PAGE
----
To begin with, in the twentieth century Congress has given the President greater and greater control over the federal budget and the national economy. Until 1905 the President had relatively little authority in fiscal matters, and the government itself operated on less than a business basis. There was no standardized accounting system and no central overseer of the budget. Each department, agency, and branch of the federal government assembled its own budget requests, which were passed on to the Treasury Department, where they were assembled without review and sent on to Congress. Once the moneys were allocated, they became the responsibility of individual department heads.

By the end of the nineteenth century it was clear that this system was responsible for inefficiency, waste, and overspending. As a result Congress initiated a series of reforms, the net result of which over the past seventy years has been to increase the President’s responsibility in assembling the budget and in managing the disbursement of funds after Congress has appropriated them. In every instance the chief executive has been placed under statutory obligation to effect savings wherever possible.

At the present time the President is required to keep the budget within statutory limits, to observe the debt ceiling established by Congress, and to oversee all governmental expenditures. In addition, he has been given broad statutory power to. deal with the economy at large, particularly in times of inflation or recession.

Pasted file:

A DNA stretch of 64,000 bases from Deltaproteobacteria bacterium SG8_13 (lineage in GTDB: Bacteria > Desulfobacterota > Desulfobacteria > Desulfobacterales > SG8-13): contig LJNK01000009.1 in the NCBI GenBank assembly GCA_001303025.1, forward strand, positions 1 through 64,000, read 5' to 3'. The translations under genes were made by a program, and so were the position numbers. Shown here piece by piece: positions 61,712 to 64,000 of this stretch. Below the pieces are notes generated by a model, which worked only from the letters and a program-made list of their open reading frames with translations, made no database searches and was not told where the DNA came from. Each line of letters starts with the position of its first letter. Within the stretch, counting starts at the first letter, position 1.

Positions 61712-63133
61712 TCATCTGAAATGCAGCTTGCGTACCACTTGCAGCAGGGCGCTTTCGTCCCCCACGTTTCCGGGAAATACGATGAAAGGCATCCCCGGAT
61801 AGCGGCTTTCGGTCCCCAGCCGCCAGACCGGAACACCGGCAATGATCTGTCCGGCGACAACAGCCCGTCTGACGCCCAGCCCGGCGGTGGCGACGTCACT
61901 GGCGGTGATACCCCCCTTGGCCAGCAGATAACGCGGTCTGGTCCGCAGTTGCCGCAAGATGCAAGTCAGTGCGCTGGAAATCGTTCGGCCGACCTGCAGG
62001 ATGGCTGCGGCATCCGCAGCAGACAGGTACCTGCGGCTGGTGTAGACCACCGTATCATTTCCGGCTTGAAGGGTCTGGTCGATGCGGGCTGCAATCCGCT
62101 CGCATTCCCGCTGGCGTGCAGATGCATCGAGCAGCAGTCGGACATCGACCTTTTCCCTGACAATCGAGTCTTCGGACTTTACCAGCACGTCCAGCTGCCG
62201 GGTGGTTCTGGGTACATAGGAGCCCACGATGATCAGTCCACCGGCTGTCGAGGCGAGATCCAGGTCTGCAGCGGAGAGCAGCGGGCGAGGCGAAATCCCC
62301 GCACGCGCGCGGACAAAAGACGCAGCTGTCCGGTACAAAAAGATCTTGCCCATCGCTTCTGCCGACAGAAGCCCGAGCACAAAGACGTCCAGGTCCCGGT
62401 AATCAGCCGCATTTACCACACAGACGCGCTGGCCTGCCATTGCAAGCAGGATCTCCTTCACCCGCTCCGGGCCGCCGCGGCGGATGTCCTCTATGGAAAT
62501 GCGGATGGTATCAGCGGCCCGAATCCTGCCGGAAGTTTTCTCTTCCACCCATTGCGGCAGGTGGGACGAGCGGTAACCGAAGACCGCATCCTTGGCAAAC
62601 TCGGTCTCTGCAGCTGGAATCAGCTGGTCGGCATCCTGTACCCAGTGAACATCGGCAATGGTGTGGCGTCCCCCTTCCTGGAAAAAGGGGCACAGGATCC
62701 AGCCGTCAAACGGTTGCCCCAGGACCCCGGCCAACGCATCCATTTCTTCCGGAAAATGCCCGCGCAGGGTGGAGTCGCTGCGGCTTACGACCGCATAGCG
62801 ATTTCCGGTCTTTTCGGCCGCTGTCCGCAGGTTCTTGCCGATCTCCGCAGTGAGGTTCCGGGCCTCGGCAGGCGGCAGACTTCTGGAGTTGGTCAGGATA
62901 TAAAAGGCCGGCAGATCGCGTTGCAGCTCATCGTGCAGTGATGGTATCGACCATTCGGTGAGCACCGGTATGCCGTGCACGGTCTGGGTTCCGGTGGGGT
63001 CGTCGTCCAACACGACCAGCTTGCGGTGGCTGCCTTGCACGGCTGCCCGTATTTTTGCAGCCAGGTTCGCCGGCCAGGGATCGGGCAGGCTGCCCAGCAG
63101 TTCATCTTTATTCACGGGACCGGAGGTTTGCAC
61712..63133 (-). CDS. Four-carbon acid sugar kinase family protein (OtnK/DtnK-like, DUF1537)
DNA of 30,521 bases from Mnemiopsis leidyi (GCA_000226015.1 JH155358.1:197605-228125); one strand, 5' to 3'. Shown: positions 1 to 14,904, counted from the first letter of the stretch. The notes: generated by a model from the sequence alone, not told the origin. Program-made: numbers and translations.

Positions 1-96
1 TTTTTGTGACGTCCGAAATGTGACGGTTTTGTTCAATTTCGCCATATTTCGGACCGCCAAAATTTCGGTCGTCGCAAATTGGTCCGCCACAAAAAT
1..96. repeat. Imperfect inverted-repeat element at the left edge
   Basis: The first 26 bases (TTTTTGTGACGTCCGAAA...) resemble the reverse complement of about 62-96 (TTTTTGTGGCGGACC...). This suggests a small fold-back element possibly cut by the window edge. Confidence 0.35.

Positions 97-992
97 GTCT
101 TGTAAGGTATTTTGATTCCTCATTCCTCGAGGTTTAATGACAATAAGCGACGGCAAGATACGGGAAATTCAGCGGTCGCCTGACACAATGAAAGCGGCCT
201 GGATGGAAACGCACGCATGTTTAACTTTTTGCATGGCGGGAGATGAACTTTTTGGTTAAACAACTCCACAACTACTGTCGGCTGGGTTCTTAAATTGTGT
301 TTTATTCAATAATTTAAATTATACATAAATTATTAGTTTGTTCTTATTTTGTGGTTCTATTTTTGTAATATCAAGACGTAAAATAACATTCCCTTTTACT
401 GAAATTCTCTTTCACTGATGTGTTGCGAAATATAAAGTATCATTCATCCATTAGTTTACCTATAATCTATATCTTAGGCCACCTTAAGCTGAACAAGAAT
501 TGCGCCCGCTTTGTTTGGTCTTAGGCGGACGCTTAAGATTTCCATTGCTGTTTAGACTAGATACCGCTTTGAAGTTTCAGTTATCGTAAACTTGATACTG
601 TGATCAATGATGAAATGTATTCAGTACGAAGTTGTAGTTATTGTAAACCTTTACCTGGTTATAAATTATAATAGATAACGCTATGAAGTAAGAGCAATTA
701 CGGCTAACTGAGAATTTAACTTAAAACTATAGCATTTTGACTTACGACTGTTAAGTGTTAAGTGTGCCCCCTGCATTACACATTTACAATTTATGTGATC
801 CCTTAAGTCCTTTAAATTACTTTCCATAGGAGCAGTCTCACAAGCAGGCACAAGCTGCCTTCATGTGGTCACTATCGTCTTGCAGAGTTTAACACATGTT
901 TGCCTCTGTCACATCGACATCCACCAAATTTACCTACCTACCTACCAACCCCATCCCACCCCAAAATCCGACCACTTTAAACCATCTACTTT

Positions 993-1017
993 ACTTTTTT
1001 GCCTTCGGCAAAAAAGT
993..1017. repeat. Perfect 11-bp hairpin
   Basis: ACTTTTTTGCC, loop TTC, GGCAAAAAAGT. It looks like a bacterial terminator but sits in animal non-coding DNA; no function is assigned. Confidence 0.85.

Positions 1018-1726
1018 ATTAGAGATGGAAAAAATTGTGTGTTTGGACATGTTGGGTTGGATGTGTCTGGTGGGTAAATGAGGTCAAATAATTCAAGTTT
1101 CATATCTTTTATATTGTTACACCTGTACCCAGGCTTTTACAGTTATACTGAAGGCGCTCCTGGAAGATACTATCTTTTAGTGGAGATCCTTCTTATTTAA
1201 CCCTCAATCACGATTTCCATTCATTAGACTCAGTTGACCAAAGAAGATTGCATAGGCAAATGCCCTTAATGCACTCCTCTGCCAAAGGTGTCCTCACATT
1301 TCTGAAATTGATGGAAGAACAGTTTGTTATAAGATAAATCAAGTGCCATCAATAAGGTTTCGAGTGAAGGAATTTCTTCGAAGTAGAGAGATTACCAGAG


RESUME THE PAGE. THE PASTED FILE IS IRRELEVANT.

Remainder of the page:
Of the dozens of laws that brought about these new duties, four stand out as bases for impoundment:

The Anti-Deficiency Act (1905), as amended to 1973, was initially designed to prevent overspending by requiring all government agencies to divide their allocations into quarterly amounts, which could not be exceeded or carried forward. All unspent moneys were to be placed in reserve (impounded) by the President.

Section 1211, General Appropriation Act (1951), the key amendment to the Anti-Deficiency Act, gives the President specific authority to establish reserves from appropriated funds wherever and whenever possible “subsequent to the date on which such appropriation was made available.”

Budget and Accounting Act (1921), as variously amended, established the Bureau of the Budget to coordinate the development and later the management of the federal budget. In 1970 the bureau—now under direct Presidential control—became the Office of Management and Budget, with a broad range of powers, including the preparation of the budget, the supervision and control of budget allocations, and the coordination of fiscal affairs so that “the moneys appropriated by the Congress may be expended in the most economical manner.…”

The Employment Act of 1946 created the Council of Economic Advisers and, at the same time, established the principle of a controlled economy, maintained and stabilized by actions of the federal government. The law requires the President to utilize existing statutes to stabilize the economy (e.g., to combat inflation) and to develop programs “to promote maximum employment, production, and purchasing power.” It is from this delegation of authority that Presidents in the past twenty-five years have derived the right to impound.